The arbitrary nature of this encounter is consistent with most of what you find yourself doing in Darkwater. There is only one way to move forward, right down to the order you must investigate clues in a room. While less of a hindrance in smaller areas, there are points in the game where you’re given a broad objective and have to search every corner of a building and talk to every single NPC in hopes of triggering the one and only solution. There is only one point in the game where you have multiple ways to solve your problem, dependent on whether or not you spent points mastering relevant skills, but since the game has to account for you not having access to these shortcuts, there’s a fairly basic path forward that doesn’t require them anyway. One late sequence presents this issue with an almost comical transparency, requiring you to choose one of several branches all leading to the same area. Once you reach said area, you are then asked to choose one of four valves. There’s no puzzle to speak of. You simply try over and over until something works, which comprises a depressingly large amount of the game.
At various points in the story, Pierce will earn character points to distribute between Eloquence, Strength, Psychology, and Investigation. The latter will allow you to find additional clues scattered around the various scenes, but they won’t bring Pierce any closer to cracking the case. In fact, he’ll often come to revelations in the story long after you’ve figured them out for yourself, so this skill only serves to offer additional bits of story information that is rarely needed. The other skills are said to determine abilities like lockpicking, but mostly amount to additional dialogue choices. Again, since the game has to assume that you haven’t mastered any of them, none are actually required to move forward. Same for the Medicine and Occult skills, which can only be grown by looking at specific items in the town. Walking around with a mastered Occult level does change enough little things to make it worthwhile for hardcore Lovecraft fans, but ultimately, the game is far too linear to make any of the abilities or their inclusion feel necessary, outside of a commitment to be as true to its pen-and-paper namesake as possible.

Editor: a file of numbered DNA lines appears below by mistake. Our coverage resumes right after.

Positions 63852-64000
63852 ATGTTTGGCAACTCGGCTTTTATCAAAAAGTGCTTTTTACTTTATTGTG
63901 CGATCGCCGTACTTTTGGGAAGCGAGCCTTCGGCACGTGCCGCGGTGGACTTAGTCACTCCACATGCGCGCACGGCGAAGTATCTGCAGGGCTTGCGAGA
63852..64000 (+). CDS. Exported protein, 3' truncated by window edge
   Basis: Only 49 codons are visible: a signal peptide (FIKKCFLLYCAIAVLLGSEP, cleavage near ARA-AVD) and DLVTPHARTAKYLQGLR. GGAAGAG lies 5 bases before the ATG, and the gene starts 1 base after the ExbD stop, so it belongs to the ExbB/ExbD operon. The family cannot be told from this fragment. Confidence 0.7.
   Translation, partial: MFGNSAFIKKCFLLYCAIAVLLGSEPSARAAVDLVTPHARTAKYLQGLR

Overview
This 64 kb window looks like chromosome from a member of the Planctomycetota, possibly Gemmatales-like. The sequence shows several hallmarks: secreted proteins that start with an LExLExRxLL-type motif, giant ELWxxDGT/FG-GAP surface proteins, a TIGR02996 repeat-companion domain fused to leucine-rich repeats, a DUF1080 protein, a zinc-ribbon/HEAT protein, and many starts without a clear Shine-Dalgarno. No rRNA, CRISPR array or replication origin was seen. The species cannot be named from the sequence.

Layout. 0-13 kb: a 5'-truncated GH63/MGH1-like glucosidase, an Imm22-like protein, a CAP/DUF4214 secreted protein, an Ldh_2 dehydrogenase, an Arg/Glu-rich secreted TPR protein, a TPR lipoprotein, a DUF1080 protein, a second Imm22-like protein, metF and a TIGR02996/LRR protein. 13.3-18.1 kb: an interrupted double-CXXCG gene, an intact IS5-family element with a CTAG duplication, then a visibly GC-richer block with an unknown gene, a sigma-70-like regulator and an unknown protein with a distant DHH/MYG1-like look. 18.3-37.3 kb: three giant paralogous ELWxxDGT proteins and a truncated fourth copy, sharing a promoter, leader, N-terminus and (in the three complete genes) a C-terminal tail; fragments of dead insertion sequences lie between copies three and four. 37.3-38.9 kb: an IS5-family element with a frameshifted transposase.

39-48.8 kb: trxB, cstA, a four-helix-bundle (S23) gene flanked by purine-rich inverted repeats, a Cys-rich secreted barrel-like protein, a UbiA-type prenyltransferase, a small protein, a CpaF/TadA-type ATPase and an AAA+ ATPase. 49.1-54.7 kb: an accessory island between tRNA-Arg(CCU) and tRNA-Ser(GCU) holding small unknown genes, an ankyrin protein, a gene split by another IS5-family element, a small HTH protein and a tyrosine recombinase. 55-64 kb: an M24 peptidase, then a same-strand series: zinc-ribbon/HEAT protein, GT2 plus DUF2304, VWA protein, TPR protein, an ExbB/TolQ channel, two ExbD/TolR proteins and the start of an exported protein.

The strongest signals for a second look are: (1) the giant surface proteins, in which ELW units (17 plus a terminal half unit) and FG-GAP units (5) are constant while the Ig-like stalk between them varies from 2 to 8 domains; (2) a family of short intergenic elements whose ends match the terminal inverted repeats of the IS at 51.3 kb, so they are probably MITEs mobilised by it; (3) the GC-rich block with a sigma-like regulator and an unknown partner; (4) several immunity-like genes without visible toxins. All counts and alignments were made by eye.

And that is one of the few areas where Call of Cthulhu shines. Beneath all of its flaws exists a need for authenticity; an experience that rewards those that have waited so long for someone to do Lovecraft justice. The game is full of references to the author’s works and seems to treat the Mythos with a reverence that’s hard not to appreciate. In particular, even with a story that feels like it’s missing key chapters, it does an admirable job of sticking the landing in the end, delivering several conclusions all appropriately Lovecraftian in nature. The real question is to whether or not you’ll be willing to go through additional journeys to see them all. In spite of its clear ambitions, it’s difficult to recommend even the first.